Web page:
The Montreal Economic Institute (MEI) is a non-profit research organization (or think tank) based in Montreal, Quebec, Canada. It aims at promoting economic liberalism through economic education of the general public and what it regards as efficient public policies in Quebec and Canada through studies and conferences. Its research areas include different topics such as health care, education, taxation, labour, agriculture and the environment. Its studies are often mentioned in the media.
|Montreal Economic Institute|
|President and CEO||Michel Kelly-Gagnon|
|Location||Montreal, Quebec, Canada|
The MEI was incorporated in July 1987, after being created by a group of Québec intellectuals and businessmen as the continuation of the Institut économique de Paris à Montréal (which was directed by anarcho-capitalist Pierre Lemieux). MEI's activities soared in the late 1990s with the nomination of Michel Kelly-Gagnon as Executive Director. The Institute rapidly established a leading place in debates on economic policy in the province of Quebec and managed to attract leading academics.
Maxime Bernier served as its vice president, from May to November 2005, before he became federal Minister of Industry. Tasha Kheiriddin also briefly occupied this position from March to September 2006, before moving to the Quebec branch of the Fraser Institute. From February 2007 to October 2009, the vice president was Marcel Boyer, professor of economics at the University of Montreal. The vice president is currently Jasmin Guénette, former director of public affairs who came back after spending two years at the Institute for Humane Studies in Virginia.
While it rejects characterizations such as “right-wing” and “libertarian,” MEI advocates policies in line with economic liberalism, such as weakening Quebec’s labour laws, increasing the transparency of labour union financing, merit pay for teachers, and ending Canada Post's monopoly on letter delivery, as well as a general downsizing of the state. Commentators often characterize it as Quebec's equivalent to the Fraser Institute and say that it supports a corporate agenda. Former MEI vice president Tasha Kheiriddin placed it in the same group as the Fraser Institute as well as the National Citizens Coalition, Frontier Centre for Public Policy, the Canadian Taxpayers Federation, and the Atlantic Institute for Market Studies. An analysis of social networks on Twitter by the Institute for Research on Public Policy found that MEI is one of the Canadian think tanks with the highest “right-wing” scores, along with the Manning Centre, the Frontier Centre for Public Policy, the Canadian Taxpayers Federation, the C.D. Howe Institute, the Canada West Foundation, and the Atlantic Institute for Market Studies. Its tax returns indicate that major support comes from the Stowers Institute for Medical Research, the conservative Donner Canadian Foundation, and the Chase Foundation of Virginia, which supports conservative organizations. It has also received funding from the Koch brothers' Claude R. Lambe Charitable Foundation and the John Templeton Foundation.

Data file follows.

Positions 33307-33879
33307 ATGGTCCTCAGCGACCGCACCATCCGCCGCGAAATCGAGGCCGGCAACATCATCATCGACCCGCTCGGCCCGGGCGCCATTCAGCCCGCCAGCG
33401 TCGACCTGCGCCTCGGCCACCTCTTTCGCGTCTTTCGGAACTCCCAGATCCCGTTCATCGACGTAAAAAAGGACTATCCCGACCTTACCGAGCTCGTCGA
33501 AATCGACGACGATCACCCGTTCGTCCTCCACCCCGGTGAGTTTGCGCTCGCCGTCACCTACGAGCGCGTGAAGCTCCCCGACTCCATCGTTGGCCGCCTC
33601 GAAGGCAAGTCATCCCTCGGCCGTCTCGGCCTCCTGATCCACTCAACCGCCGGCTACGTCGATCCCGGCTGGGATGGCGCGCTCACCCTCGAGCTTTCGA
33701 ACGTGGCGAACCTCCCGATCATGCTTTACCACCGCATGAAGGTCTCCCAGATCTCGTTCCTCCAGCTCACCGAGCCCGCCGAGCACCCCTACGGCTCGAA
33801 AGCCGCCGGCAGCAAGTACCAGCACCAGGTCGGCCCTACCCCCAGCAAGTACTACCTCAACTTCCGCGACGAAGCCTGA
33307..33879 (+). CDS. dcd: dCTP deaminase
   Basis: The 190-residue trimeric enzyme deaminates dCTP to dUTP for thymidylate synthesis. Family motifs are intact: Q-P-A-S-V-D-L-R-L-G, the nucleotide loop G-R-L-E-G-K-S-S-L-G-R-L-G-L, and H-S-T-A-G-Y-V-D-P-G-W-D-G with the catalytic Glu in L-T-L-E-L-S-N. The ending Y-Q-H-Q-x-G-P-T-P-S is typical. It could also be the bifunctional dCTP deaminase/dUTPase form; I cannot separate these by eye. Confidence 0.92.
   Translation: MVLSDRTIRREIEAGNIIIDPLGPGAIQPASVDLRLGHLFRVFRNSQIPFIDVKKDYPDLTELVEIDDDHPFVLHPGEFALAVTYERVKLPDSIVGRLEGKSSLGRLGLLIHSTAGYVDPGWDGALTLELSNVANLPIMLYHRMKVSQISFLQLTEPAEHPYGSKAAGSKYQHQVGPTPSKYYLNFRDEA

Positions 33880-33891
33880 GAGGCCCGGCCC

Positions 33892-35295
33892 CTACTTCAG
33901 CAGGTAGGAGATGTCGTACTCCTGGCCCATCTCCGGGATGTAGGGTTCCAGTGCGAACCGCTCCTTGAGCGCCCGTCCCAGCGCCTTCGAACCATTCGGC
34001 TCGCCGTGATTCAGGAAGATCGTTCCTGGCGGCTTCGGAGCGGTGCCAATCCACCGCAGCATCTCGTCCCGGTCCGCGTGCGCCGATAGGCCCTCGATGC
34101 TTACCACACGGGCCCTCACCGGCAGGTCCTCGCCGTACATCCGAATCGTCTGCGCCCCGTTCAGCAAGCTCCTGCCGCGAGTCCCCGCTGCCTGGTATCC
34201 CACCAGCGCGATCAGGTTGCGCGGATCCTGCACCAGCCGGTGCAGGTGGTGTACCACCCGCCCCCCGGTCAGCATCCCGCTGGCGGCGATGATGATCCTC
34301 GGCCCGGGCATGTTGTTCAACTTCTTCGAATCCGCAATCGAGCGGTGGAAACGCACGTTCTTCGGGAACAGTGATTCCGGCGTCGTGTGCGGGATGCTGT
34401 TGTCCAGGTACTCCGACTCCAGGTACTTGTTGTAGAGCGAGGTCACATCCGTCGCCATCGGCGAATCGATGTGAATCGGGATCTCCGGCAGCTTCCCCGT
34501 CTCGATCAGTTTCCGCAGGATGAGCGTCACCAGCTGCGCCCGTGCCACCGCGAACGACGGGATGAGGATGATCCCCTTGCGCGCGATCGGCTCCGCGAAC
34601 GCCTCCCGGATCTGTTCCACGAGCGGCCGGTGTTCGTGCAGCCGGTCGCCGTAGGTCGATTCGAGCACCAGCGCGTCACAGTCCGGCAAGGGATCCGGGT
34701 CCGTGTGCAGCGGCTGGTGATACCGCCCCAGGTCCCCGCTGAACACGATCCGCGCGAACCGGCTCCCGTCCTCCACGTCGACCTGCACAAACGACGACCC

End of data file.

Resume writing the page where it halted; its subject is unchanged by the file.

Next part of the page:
Kelly-Gagnon has said that 65-70% of MEI's funding comes from foundations, with an additional 15-20% coming from individuals and the remainder coming from corporations; it does not accept funding from the public sector. Its 2015 budget was $2.3 million, and had a full-time staff of 12 as of March 2016. Several members of its board of directors and many of its fellows play a significant role in Quebec's economy as entrepreneurs or intellectuals.
From 2000 until 2008, the MEI prepared a ranking of Quebec high schools published in L'actualité magazine every fall.
Its studies are often mentioned in Canadian media. It plays in Quebec a role similar to that of the Fraser Institute in the rest of Canada.
The MEI was criticized by Le Devoir and universities about the ideological neutrality of their research. Their reasoning was also questioned on several occasions by the Institut de recherche et d'informations socio-économiques based in Montreal.
Ethan Cox, a political organizer and writer, has said that “MEI is part of the same problem they have with money in the U.S. political process: corporate interests who can outspend critics have too much influence in our political process.”
The Montreal Economic Institute is a lone voice of classical liberal sanity in Quebec
The Koch brothers' Claude R. Lambe Foundation also funds the Montreal Economic Institute, the Fraser Institute's ideological counterpart on the east coast. ... The John Templeton Foundation ... also awarded the Montreal Economic Institute its 2004 Templeton Freedom Award Grants for Institute Excellence